The act of reading a book, or watching a movie, or playing a game, is a bond of trust between the audience and the creator. The audience is trusting that the creator isn't going to waste their time and will provide a satisfactory experience. For the audience's part, the first step in that relationship is participating in said media (reading the book, watching the movie, etc.) The second step is buying into it, in other words, Willing Suspension of Disbelief, but it's not only that. You see, when it comes to stories, the audience is intended to believe everything a character says is the truth, unless given a reason to believe otherwise.
How exhausting would it be to watch a relatively straight forward Romantic Comedy and have to wonder if when every time a character said they were doing something without a scene to prove it, they weren't cutting up grandmas, robbing banks or killing vampires? Second guessing everything a character says when it's not necessary only takes away from the enjoyment of the work. It either turns your mind into a snarl, or your brain comes up with a scenario that is so much cooler than what actually happens that you are disappointed.
But even more than characters, a reader is expected to trust the narrative, especially if it's in the Third Person Point of View. How can a reader know or even guess what's going on if they can't trust what the narrator is telling them? If the narrator is lying, the story could change at any moment, anything could happen. That thing we were told isn't possible? It could happen. That guy we are told is dead? He could come back. Everything we were led to believe is important could be shoved aside and a whole new plot could start up. Seriously, if you can't trust anything the narrator says, then why bother reading or watching the story in the first place?
So why does this matter? Well it matters because if you know that the reader is going to automatically believe what your story says, then you can play with that. Many story elements meant to surprise the audience would lose impact if said audience weren't more or less blind to the fact they were about to be duped. Some examples include:
When Plot Lies
- Plot Twist: When, after having led you into believing one thing about what is happening, something happens which radically changes this perception. When this doesn't happen until the end, it's a Twist Ending.
- Prophecy Twist: When the story leads you into believing a prophecy means one thing, only for you to find out it meant something else, or the prophecy wasn't as set in stone as it was said to be.
- No Man of Woman Born: When the "real meaning" of a prophecy relies on an extremely dubious interpretation, beyond what a reasonable person would consider valid.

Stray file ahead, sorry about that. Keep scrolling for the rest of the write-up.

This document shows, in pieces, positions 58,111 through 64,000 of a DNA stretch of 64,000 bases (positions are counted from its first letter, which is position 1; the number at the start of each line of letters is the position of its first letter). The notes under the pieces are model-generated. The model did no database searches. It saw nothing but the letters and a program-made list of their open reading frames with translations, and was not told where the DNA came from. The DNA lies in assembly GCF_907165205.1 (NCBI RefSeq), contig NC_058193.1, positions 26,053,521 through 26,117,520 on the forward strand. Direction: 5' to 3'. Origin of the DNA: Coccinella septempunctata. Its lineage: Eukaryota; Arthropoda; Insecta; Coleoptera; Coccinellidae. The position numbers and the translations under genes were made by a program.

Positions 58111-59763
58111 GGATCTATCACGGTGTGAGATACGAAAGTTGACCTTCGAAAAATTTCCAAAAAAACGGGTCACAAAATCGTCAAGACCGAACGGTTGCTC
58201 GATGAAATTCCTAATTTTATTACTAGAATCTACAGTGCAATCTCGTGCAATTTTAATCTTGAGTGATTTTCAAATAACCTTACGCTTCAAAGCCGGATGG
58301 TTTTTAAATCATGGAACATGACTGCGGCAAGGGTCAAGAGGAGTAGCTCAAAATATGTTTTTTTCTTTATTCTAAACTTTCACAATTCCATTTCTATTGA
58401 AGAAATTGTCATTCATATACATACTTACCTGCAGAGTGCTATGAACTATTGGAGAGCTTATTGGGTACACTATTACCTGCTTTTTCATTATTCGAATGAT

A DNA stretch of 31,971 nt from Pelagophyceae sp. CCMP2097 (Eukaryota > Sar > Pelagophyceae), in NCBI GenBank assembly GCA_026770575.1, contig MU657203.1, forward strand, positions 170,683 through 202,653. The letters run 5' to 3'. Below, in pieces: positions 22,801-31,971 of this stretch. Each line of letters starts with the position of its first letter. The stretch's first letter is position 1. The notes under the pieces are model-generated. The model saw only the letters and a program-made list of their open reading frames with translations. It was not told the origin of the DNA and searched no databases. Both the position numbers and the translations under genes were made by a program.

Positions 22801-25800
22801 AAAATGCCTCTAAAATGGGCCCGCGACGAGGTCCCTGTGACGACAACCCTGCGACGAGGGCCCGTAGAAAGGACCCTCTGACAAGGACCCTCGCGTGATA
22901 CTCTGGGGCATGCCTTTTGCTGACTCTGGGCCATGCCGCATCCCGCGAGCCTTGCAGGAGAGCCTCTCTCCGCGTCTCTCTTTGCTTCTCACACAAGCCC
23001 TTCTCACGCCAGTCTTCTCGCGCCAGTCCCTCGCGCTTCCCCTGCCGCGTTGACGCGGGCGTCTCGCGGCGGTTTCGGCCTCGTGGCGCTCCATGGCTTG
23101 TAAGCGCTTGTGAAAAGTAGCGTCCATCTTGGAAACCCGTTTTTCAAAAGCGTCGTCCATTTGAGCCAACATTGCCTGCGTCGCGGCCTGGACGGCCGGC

When Narrative Lies
- Unreliable Narrator: When a story is narrated by an in-universe character who has the same kinds of biases and uncertainties as a normal person would, and therefore their account isn't always trustworthy to the reader.
When Characters Lie
- I Lied: When, well, a character lies. But especially when the audience wasn't given clues that he was lying and we thought we were allowed to believe him.
- The Cake Is a Lie: When a character is promised something by another character upon completion of a task, but it turns out they lied.
- Metaphorically True: When something stated has a justification that rests on a very, very shaky technicality which most people would not consider valid and otherwise seems like Blatant Lies.
- Unreliable Expositor: The words are put in the mouths of people who have a very vague idea of what's going on and/or reasons to misguide even if they do. Characters don't even have to intentionally make up anything. Like most people, they tend to justify their actions. Not being omniscient, they may close gaps by jumping to conclusions.
This is an Omnipresent Trope. Villains Never Lie would be a subtrope and is both when other characters trust obviously untrustworthy characters, as well as the tendency for villains to lie less often then we would expect of them. See also Show, Don't Tell, a general rule in storytelling stating that the audience is more likely to buy into the story if depicted through actions and demonstrations rather than dialogue; and Informed Attribute, in which the audience is expected to accept information about someone or something because they are told as such.